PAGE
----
The automotive supplier industry is faced with a constant increase of complexity of products and the related manufacturing processes. By the way, the suppliers have the demand to shorten the time-to-market and to sustainable reduce the production cost to compete in the market. By reason of these market requirements the need for adequate software systems to support engineering and business processes during the lifecycle of a product raises. This need will also be intensified due to the fact, that the original equipment manufactures (OEM) are tending to delegate also developing tasks to the automotive suppliers.
Therefore, regional small- and medium sized enterprises like FIUKA have stated their demand for supporting the virtual development of products. Especially, joint multistage simulations of the product and manufacturing process â€“ mainly in the domain of sheet metal forming, deep drawing, punching and folding, but also DMU kinematics simulations for the behaviour of product, process and automatic transfer equipment â€“ coupled with appropriate distributed and scalable optimization algorithms offer a high potential for achieving the aforementioned business goals.
Regrettably, current simulation and optimization systems for sheet metal forming as well as DMU kinematics simulations are almost unaffordable for small- and medium sized enterprises (SME), because besides the mandatory hard- and software the enterprise has to employ expensive experts to utilize the virtual prototyping environments and systems. As an example, the DMU Kinematics simulation software CATIA V5 will cost approximately 50.000 Euros plus an annual fee of approximately 10.000 Euro for service contracts. An adequate workstation will cost around 5.000 Euros, the required personnel costs for operating the simulation environment can be stated with about 50.000 Euros per year.
End User's Statement
|Jürgen Bischopink, Sales Manager at FIUKA:
"FIUKA is pleased about the possibility to see in an early stage of the development process the impact of changingâ€™s in the process. This allows us to reduce the time to market and brings us a cost benefit."
Hence, our vision is to create a grid solution that offers services for numerical sheet metal forming simulations as well as DMU kinematics simulations. The simulations can be coupled with an optimization service to either optimize given parameters of the product like the strength of the material or to find an optimal stroke rate (strokes per minute) of the manufacturing press. Because optimization services require numerous simulation runs, a compute cluster will be utilized.
These simulation and optimization services will improve the competitiveness of the automotive supplier industry in Germany and Europe. Business and engineering processes related to the development of parts can be accelerated. For example, construction and development faults can be recognized as soon as possible prior to any part being manufactured.
The developed grid solution will be offered especially (but not exclusive) to SMEs in the automotive supplier industry for the first time. Nevertheless, potential early adapters of the solution could also be found for example in the aerospace industry  or more generally every industry with engineering tasks and the need for virtual development. As an example, we have started to develop an environment to also simulate transfer processes in the forging industry.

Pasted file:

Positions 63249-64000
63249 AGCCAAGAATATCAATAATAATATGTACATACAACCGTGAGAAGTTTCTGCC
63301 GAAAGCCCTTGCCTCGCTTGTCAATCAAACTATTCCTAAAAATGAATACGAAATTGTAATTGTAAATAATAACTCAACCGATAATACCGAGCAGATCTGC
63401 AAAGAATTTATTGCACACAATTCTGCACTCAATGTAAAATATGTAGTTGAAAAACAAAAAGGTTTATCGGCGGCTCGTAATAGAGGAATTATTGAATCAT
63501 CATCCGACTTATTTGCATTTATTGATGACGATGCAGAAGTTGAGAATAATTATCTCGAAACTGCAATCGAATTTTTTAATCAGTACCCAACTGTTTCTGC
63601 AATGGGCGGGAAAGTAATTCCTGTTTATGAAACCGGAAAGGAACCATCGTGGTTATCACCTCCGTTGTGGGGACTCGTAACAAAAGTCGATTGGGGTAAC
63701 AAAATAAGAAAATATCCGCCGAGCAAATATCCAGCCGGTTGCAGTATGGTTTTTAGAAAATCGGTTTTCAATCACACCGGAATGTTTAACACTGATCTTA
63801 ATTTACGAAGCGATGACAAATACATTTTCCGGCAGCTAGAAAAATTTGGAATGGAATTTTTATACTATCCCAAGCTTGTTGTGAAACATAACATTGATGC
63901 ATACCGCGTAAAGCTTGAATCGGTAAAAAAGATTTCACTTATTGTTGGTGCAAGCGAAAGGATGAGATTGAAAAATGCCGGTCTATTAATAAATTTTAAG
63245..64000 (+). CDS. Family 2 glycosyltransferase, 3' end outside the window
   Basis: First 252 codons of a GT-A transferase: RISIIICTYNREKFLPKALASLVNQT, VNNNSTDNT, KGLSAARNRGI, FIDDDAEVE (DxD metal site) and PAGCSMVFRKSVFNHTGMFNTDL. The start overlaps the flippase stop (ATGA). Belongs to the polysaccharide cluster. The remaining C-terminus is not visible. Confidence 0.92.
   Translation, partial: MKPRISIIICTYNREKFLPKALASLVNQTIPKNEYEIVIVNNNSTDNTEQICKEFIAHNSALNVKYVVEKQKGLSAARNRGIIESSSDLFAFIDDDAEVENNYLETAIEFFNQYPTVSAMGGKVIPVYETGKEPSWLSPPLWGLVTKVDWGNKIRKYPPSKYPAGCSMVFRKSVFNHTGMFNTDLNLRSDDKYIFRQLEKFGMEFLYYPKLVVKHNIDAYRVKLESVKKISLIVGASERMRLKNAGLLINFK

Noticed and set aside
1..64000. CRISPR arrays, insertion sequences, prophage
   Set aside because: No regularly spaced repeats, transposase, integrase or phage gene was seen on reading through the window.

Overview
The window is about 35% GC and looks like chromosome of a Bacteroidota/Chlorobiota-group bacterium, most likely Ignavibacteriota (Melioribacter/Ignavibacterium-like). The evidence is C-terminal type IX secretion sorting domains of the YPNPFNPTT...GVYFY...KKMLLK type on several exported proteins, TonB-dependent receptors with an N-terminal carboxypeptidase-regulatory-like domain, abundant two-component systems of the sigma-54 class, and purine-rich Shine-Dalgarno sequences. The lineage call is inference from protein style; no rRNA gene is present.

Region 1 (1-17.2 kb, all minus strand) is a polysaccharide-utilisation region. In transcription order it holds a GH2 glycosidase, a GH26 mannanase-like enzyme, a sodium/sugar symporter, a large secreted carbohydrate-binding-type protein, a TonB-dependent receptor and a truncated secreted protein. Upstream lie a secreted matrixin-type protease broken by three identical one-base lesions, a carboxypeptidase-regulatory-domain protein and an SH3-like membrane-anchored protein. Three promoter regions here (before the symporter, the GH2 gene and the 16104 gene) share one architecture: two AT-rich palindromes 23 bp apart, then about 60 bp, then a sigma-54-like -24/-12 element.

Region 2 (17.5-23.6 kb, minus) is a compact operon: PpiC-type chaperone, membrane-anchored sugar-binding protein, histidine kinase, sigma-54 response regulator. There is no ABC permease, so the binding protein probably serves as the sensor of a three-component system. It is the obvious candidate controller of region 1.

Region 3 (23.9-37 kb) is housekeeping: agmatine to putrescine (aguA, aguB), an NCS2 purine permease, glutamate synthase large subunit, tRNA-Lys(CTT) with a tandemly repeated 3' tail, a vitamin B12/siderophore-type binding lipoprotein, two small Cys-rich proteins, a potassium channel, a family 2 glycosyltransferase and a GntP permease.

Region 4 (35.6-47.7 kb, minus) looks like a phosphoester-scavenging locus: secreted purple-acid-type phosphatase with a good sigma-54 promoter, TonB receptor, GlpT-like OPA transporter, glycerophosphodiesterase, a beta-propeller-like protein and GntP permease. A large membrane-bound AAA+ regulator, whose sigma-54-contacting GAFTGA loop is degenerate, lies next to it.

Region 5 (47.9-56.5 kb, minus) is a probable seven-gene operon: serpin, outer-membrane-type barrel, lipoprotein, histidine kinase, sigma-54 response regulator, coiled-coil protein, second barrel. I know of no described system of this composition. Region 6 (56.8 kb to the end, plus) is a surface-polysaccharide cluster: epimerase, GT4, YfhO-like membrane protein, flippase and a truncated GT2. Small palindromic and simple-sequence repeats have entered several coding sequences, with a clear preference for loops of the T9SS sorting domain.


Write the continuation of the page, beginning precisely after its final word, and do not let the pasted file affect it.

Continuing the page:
General market Study Report and Specific Pilot Context, Deliverable D2.1.1 of BEinGRID project.
Improved Competitiveness: The ability to access high-end simulations just with a web browser on hand enables SMEs to overcome the various market pressures arising from globalization.
Cost Effectiveness: End users are not forced to keep own hard- and software systems as well as experts to operate the simulation environments. Hence, the total cost of ownership for end users will be reduced an absolute minimum required.
Improved Quality: The utilization of virtual prototyping techniques improves the product quality and the safety of the associated production process. Especially, the ability to perform Finite-Element simulation-based optimizations by utilizing remote cluster resources offers possibilities that are going far beyond the capabilities of an in-house solution.
From an end userâ€™s perspective our business can be visualized as a value chain depicted below. A telecommunication provider (for example T-systems) delivers the network infrastructure that obviously is a mandatory part of the grid solution we are offering. SCAI - the Fraunhofer Institute for Algorithms and Scientific Computing (SCAI) performs applied research and development in numerical simulation, optimization, and bioinformatics - and therefore is an excellent technology provider. The service provider (in our case COCOM Concurrent Computing GmbH) is in charge to set up the simulation models and communicate with the end user. So, the service provider is the interface to the end user by offering the simulation services via the grid infrastructure. The Information Systems Institute at the University of Siegen - as well as the Fraunhofer SCAI - strongly participates in the development and maintenance of the grid infrastructure and further on provides hardware resources (cluster systems) that can be utilized to perform the simulation jobs. The end user (here FIUKA) orders simulation services (deep drawing simulations or DMU kinematics simulations of transfer systems) via a portal by the service provider and gets the simulation results also via the portal. The end user pays for the simulation results.